This Place Belongs To The Birds
A conversation about music, wildlife, records, streaming,
guitars, journeys, sound and more.
Interview: Montgomery Ward – copyright free use for print and online media
What’s with the title?
That comes from the simple fact that the
planet we live on is not ours. Birds inhabit
a different corner in the evolutional cycle.
They are descendants of dinosaurs. They
have been around for a very long time and
they are among the dominant species of the
planet. They are all over the place. They cover unbelievable distances in all imaginable
kinds of conditions. And they can sing, they
have rhythm, almost all of them have impeccable style. We are their guests. A lot of us
don‘t treat our hosts very kindly. We should
Here are a few facts: Switzerland, where I
live, has a human population of eight million.
There are one million blackbirds, 150’000
common swifts, 50’000 common buzzards,
one million house sparrows and 300’000
hooded crows... It is believed that there are
over 10’000 different species of birds on
Earth. Estimates of how many birds live on
this planet vary from 200 to 400 billion. So
This album sounds like it’s steeped in folk
That is mostly true. All the songs were written on acoustic guitars. Most of my songs are
anyway. But for this record it became clear
early on that acoustic instruments should remain in the centre of the arrangements along
with the voice. That, in turn, points toward
folk music. It is a relaxed, lightfooted album.
There is no straightforward rock’n’roll, no
big amplifiers, no loud drums. You can hear
the rooms where this music was recorded.
And the lyrics reflect all that, too. These are
simple, warm and direct songs.
Was that a deliberate change from “Songsmith”?
There was no concept behind this, it just
happened. “Songsmith” was varied, finely
arranged, very precise, carefully produced,
but also joyful. The new album has different
origins. The simplicity comes from the fact
that the songs were written in a short pe-
riod of time. It is a kind of cycle, the songs
are connected. They are about closeness and
distance, about home and the urge to leave,
about desire and the longing for simplicity.
Why did you record this album on your own?
I didn‘t record “This Place Belongs To The
Birds” on my own. Simon Baumann, who is
the drummer in my band, plays on four songs.
He brought his drum kit over to my place and
we set up in my living room. We focused on
the room sound and recorded him with just
two microphones. Baptiste Germser from Paris was travelling through Berne and brought
his french horn. He played like a true master.
I had been working with Simon and Baptiste
on the tours we did with Stephan Eicher. I
also called my old friend Michel Poffet, who
has played the double bass for more than fifteen years in my live band. Everything else is
me playing and singing.
This is your 14th record. What’s different?
You learn. You know more about the process. You develop an instinct for what is necessary and what you need – and what to leave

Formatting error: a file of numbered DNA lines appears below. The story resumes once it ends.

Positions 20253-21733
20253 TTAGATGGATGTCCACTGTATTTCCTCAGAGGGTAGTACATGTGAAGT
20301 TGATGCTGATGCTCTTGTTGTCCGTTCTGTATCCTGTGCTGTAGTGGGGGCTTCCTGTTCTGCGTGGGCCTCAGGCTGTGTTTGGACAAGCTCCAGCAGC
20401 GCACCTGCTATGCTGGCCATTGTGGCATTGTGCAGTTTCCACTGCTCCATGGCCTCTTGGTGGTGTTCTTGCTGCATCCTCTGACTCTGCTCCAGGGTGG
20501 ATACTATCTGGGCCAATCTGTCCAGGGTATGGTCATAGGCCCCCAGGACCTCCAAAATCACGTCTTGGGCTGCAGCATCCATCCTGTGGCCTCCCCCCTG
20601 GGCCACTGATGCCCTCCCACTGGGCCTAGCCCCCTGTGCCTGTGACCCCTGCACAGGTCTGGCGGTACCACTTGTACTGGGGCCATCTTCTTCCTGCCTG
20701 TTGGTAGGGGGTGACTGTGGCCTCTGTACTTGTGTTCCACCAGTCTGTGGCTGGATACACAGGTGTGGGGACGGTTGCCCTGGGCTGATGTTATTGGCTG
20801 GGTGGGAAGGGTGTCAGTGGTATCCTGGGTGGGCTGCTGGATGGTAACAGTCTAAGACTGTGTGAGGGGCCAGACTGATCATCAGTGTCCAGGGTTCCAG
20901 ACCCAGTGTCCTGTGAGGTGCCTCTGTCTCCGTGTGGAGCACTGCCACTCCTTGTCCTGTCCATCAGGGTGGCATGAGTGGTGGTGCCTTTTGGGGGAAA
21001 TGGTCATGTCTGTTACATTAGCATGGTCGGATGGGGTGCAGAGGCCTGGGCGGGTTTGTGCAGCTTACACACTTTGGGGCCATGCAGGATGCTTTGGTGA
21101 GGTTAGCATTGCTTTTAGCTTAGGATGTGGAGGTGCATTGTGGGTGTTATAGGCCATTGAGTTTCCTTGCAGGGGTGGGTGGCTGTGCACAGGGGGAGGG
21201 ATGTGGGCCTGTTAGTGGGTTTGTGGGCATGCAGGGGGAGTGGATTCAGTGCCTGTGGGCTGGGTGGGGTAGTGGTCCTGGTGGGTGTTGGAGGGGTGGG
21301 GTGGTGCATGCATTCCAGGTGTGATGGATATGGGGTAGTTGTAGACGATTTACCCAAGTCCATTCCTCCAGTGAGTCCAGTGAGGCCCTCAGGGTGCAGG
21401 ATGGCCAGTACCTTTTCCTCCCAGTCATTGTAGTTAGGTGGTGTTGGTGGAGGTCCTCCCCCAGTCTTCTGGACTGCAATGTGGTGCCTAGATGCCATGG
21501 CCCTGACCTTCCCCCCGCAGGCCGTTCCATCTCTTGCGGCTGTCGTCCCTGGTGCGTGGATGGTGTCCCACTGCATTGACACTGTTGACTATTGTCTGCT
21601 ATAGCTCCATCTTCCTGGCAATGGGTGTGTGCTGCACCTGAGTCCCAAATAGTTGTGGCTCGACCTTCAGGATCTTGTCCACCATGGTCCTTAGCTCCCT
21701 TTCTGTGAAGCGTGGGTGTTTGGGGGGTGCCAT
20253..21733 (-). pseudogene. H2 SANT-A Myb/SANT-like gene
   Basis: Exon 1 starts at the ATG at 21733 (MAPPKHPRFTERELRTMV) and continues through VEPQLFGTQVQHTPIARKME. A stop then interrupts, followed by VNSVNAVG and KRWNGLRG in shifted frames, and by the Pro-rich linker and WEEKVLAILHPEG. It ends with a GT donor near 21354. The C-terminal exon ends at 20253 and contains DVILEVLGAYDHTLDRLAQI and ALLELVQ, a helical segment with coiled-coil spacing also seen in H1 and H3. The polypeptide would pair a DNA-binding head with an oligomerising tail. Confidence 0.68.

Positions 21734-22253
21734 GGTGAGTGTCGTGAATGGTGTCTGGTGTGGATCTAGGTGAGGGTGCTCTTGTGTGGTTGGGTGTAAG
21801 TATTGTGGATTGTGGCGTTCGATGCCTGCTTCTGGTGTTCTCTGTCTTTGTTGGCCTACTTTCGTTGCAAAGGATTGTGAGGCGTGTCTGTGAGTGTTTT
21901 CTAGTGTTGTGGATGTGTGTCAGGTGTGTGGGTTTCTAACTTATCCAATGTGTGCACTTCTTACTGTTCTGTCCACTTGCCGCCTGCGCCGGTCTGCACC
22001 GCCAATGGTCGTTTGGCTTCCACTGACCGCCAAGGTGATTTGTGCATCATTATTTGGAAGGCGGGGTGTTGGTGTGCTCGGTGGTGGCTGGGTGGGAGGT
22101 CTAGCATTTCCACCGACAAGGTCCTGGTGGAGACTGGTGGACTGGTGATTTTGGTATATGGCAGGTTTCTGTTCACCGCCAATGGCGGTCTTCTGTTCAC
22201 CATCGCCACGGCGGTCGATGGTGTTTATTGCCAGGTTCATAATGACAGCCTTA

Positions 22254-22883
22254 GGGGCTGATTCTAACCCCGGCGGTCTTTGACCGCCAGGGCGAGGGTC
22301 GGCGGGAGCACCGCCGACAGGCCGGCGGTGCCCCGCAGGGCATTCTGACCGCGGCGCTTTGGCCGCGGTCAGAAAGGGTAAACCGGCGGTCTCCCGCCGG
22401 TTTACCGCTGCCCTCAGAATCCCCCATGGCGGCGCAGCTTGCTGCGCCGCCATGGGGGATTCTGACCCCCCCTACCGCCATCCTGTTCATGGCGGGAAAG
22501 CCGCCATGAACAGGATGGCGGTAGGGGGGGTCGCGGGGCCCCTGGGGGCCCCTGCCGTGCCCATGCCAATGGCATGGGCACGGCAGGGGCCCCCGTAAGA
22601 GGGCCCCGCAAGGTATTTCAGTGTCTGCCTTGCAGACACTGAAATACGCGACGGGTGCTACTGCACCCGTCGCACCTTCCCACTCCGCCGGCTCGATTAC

out. Making records is a craft. At some point
I learned that inspiration requires space,
emptiness. That, in turn, creates awareness,
sharpens the senses. It was clear to me from
the outset that this album should have a certain sound. Bigger rooms, lots of slapback,
Elvis Presley style echo on the voice, warm,
natural tones, resonance, a sound that you
can live in. The songs were showing the way.
In my head I could hear all the songs in the
20 years ago it would have been difficult to
follow that vision, because there would have
been too many choices to make. Nowadays
I know pretty clearly where I want to go and
how to get there. As I said, making records
is a craft. You learn and you get better at it.
To me it’s as if I have been training 25 years
to do this.
Would you like to be a bird?
There are three cover versions on the album.
What about them?
One is “I Wanna Be Loved By You”, a song
from the 1920s, later made famous by Marilyn Monroe in Billy Wilder’s “Some Like
It Hot”. A year ago I was a guest in a radio
show, along with british singer songwriter
Gus McGregor. The theme of the broadcast
was seduction. During preparation I thought
of this song and performed it solo. Gus told
me that he liked the different perspective I
brought to the song and that I should record
it that way, so I did.
The second cover version is “End Of The
Line” by The Traveling Wilburys. I am huge
fan of both the group and the song and I wanted to do it as a folk song.
The third cover is more of an adaption.
“Don’t Know What It Is” was written in swiss
german by Stephan Eicher and Martin Suter.
I had been wanting to adapt this long before
I joined Stephan’s band. The lyrics are very,
very simple and elegant. After playing the original version more than a hundred times on
the road the words just came flying in and I
hope I did the original justice.
How would you describe the current state of
the music industry?
Poor, desolate, disoriented. We are witnessing a steep decline. Most people in our
parts of the world are less interested in culture in general. It moves to the background.
Of course there are exceptions. It is also important to point out that the vast majority of
the population of this planet simply do not
have the luxury to care for arts, music and literature because they have to figure out how
to survive on a daily basis.